Player of the game ... Arizona State QB Rudy Carpenter completed 19 of 37 passes for 269 yards and three touchdowns with an interception
Player of the game: Arizona State RB Keegan Herring ran 19 times for 161 yards and two touchdowns and caught three passes for 24 yards
Stat Leaders: Arizona State - Passing: Rudy Carpenter, 15-21, 200 yds, 2 TD, 1 INT
Rushing: Keegan Herring, 19-161, 2 TD. Receiving: Rudy Burgess, 3-52, 1 TD
San Diego State - Passing: Kevin O’Connell, 22-38, 180 yds, 1 INT
Rushing:
Brandon Bornes, 12-73. Receiving: Brett Swain, 6-66

Whoopty doo. What does it all mean, Basil? ...
The Sun Devils didn't need their best performance to beat San Diego State, and they didn't get it. The team went through the motions, but it worked, as the offensive line once again showed how strong it can be for the running game, blasting open lanes for Keegan Herring to blow through. Without Ryan Torain, ASU still got production. Outside of an interception, Rudy Carpenter had another nice game. It's night-and-day compared to last year; he's not forcing his throws, because he doesn't need to. He's getting plenty of time to operate.

Sept. 8
Arizona State 33 ... Colorado 14
Colorado jumped out to a 14-0 lead on a 35-yard Terrence Wheatley interception return for a score and a ten-yard Scotty McKnight touchdown catch, and then ASU took over with a 33-point run over two quarters to coast to the sloppy win. Rudy Carpenter threw three touchdown passes with two to Michael Jones. Kyle Williams caught a 22-yard touchdown pass on a brilliant Carpenter throw at the end of the first half on the drive following a 26-yard interception return for a score from Troy Nolan. Ryan Torain added a seven-yard touchdown run.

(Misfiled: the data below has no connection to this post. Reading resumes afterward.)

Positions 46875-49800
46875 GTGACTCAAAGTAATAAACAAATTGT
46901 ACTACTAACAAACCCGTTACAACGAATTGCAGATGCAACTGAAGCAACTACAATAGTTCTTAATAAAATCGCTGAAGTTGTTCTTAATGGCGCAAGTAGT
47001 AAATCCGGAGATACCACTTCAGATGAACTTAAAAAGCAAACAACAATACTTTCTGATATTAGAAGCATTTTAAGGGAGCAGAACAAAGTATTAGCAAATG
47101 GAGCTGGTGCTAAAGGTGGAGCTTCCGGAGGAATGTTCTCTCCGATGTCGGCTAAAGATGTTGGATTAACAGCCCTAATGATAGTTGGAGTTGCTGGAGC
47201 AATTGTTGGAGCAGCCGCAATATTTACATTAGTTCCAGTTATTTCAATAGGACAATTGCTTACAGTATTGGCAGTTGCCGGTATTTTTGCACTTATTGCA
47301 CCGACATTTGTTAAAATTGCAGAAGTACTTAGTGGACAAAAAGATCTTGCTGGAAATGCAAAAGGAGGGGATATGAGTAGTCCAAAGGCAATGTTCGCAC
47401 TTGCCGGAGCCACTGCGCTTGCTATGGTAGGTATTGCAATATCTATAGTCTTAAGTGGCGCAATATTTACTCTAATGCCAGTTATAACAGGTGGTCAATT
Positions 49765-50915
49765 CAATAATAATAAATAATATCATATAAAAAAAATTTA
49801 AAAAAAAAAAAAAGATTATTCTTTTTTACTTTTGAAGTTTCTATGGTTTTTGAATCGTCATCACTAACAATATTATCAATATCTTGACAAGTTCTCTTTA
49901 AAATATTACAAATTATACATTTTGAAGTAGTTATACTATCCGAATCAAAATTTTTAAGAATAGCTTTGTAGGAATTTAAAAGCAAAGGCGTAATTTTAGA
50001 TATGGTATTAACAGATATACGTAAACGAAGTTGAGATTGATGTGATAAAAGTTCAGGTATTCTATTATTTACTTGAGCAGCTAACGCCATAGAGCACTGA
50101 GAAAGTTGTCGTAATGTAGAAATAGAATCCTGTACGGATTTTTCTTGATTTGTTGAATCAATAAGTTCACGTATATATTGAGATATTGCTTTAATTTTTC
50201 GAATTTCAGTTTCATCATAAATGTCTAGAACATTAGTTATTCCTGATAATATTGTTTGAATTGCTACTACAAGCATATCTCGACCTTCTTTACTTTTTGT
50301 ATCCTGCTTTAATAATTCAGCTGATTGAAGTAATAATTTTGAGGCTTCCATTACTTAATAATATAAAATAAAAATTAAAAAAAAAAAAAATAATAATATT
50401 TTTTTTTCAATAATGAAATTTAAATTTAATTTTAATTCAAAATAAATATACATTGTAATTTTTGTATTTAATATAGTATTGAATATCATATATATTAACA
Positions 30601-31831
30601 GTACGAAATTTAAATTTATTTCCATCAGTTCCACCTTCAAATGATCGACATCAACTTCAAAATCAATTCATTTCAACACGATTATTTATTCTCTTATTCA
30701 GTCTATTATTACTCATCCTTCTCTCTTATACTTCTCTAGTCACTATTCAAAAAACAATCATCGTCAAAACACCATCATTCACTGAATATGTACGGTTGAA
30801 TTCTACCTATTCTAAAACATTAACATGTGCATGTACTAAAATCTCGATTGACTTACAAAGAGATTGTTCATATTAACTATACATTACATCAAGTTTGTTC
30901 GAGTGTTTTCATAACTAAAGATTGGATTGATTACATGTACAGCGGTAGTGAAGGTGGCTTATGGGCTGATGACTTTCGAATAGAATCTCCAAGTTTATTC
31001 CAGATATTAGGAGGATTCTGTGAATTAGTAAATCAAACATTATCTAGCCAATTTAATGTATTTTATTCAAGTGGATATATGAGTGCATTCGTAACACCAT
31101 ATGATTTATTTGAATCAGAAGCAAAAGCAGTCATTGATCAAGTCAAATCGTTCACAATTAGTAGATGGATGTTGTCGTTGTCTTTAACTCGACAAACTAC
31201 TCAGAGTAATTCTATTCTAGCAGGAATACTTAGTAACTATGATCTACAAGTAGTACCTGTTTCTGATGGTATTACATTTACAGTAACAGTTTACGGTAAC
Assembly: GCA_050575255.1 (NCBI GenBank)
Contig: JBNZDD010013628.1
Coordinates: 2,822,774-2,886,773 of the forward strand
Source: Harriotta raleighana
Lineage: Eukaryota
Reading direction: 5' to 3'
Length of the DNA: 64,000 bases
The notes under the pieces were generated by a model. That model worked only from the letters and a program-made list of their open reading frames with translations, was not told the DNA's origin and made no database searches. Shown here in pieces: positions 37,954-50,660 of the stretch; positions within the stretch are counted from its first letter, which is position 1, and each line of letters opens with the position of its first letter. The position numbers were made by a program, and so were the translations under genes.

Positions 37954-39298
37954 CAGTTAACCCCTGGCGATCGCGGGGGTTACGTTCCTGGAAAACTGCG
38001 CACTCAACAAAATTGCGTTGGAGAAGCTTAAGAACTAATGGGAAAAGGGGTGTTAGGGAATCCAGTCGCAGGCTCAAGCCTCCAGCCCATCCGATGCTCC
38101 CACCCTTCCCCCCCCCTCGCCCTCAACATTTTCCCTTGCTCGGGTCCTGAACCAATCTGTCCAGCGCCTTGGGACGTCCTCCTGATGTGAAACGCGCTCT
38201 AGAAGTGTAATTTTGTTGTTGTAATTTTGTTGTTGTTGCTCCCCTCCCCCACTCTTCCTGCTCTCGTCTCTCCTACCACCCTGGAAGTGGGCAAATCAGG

Player of the game ... Arizona State QB Rudy Carpenter completed 19 of 37 passes for 269 yards and three touchdowns with an interception
Stat Leaders: Colorado - Passing: Cody Hawkins, 16-43, 162 yds, 1 TD, 1 INT
Rushing: Demetrius Sumler, 16-34  Receiving: Scotty McKnight, 6-63, 1 TD
Arizona State - Passing: Rudy Carpenter, 19-37, 269 yds, 3 TD, 1 INT
Rushing:
Ryan Torain, 17-91, 1 TD  Receiving:
Michael Jones, 6-96, 2 TD
Whoopty doo. What does it all mean, Basil? ...
It's not like the Sun Devils didn't try to be the Sun Devils of old against Colorado with several chippy penalties and three turnovers, but it didn't matter; the team is too good. The defense is as physical as any the program has seen since the late 1990s, while Rudy Carpenter showed for the second straight week that he has the poise and command back. He threaded the needle with a few beautiful passes he wasn't making last year. Now the team has to work on the finer things against San Diego State, like not committing 12 penalties for 136 yards, and has to do more to pound out the ground game with someone other than Ryan Torain.